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Let's say I have 4 computers on a gigabit switch. Is the switch's gigabit rating the speed for all connections added up or the speed between any two computers? For example if computer 1 was transferring a file to computer 2 at max speed and computer 3 was sending a file to computer 4 would the 1 to 2 and 3 to 4 connection each go at 1000mbit (after accounting for overhead, of course) or would the combination of the two transfers be limited to 1000mbits?

I'm assuming the answer is the latter and as such I have a follow up. If computer 1 and 2 were each connected to switch A and switch A was connected to switch B and then computers 3 and 4 were connected to switch B would we then see simultaneous gigabit speeds between (1 and 2) and (3 and 4). In this scenario though I assume you'd lose that benefit if there was a simultaneous transfer between (1 and 3) and (2 and 4) since the connection between A and B would be the binding constraint.

If my assumptions above are correct would it make sense to use 10gbe switches even though all clients are only 1000mbps for the added simultaneous throughput?

  • The common protocol to transfer data such as TCP/IP does not use Ethernet like a data hose as your questions suggest. – sawdust Apr 7 '15 at 2:23
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If you hear the term "Gigabit switch", then there is a 99.9% chance that the term is referring to the link speed for a single port. For example, consider this netgear switch:

http://www.newegg.com/Product/Product.aspx?Item=9SIA69223R2727&cm_re=gigabit_switch--33-122-111--Product

Standard 8 port gig switch. Wonderful. If you read the specifications carefully, you will see that this switch can handle a bandwidth of 16Gbps. That means there's 2Gbps for every port. (This part I'm a little fuzzy on, but should be close enough to explain things): Since it's full duplex, that's 1Gb for each direction. Hence, a Gb switch that can handle 16Gbps of simultaneous data.

Regarding your first scenario: if the switch worked how you thought, you'd actually be dealing with 4 transfers, not 2 (2x send/receive pairs). In any case, assuming the switch works as I described, no. 1Gbps is NOT the global cap.

By the way, if you want to get into 10Gbps switches, a good one is gonna START at around $800: http://www.newegg.com/Product/ProductList.aspx?Submit=ENE&N=100010066%20600015761%20600015762&IsNodeId=1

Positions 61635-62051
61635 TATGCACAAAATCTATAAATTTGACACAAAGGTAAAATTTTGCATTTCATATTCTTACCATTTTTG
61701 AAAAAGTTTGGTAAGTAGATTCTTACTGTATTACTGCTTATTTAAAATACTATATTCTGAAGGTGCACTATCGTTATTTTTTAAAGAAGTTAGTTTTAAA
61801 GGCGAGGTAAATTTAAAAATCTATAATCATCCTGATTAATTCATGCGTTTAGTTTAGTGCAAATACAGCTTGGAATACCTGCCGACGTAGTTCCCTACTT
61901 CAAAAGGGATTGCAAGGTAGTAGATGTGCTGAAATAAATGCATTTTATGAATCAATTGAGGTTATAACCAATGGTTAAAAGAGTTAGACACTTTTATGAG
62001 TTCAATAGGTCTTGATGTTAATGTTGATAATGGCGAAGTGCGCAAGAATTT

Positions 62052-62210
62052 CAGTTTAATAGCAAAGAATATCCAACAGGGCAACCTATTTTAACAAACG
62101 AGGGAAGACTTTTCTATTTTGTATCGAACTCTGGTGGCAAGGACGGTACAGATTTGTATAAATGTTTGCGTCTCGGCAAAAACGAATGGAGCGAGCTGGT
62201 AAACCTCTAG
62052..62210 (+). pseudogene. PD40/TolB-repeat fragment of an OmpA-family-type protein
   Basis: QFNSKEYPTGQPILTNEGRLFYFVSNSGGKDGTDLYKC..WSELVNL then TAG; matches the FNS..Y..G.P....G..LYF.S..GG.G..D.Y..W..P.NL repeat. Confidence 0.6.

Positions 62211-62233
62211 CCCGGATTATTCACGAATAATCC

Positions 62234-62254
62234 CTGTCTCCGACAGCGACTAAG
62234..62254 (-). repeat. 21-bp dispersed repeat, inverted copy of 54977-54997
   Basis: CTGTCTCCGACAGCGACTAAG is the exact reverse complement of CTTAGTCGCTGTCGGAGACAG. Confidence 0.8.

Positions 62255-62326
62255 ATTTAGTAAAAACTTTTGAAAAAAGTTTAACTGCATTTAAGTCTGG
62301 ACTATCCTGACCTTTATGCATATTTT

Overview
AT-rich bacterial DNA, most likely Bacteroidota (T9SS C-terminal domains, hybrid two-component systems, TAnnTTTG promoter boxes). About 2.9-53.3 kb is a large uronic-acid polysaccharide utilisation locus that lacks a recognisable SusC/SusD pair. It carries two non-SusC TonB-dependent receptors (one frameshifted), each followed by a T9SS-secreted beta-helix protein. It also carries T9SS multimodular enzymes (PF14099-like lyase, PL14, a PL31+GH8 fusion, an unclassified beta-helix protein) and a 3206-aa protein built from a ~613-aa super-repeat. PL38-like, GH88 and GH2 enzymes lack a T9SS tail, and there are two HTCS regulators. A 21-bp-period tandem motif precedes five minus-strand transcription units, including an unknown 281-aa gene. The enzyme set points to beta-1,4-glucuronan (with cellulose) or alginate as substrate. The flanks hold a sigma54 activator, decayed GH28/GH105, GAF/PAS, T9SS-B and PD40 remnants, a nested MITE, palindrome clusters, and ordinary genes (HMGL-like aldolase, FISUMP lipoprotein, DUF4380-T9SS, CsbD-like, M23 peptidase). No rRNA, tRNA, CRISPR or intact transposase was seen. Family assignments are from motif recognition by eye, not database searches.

• I noticed that jumping up to 10gbe is ridiculously expensive even for just a NIC. Good to know that a gigabit switch is gives more capability than I feared. – Dean MacGregor Apr 8 '15 at 1:50
  • yep! If you're doing this for a private lan, Gigabit should be fine. I have 2 roommates; 2 of the three of us are heavy users on a regular basis, and we have never once maxed out the gigabit capacity – Russell Uhl Apr 8 '15 at 11:58
  • The vast majority of cheap gigabit switches with 8 ports or fewer are fully non-blocking internally. There is a huge market for 4-port to 9-port integrated gigabit switching chips that are used to build these switches, and the price of these ICs is ridiculously low due to volume. A cheap switch is typically one of these sub-$10 switching ICs, a power supply, a plastic case, and a small handful of passive components. – David Schwartz Oct 11 '17 at 23:40
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Switches are rated at the half duplex port speed. So for an 8 port Gigabit switch, the total switch fabric speed would be 16Gb. To make things more confusing, some Ethernet NICs have been advertised using the full duplex speed, so 200mb advertised speed for a standard 100mb NIC.

You are right about the link between the switches being a bottleneck. Two computers sending on one switch to the two computers on the other switch would be limited to 500Mb each. Higher end switches usually have some kind of high speed 10Gb optical link or the ability to bind multiple ports together for the this purpose.

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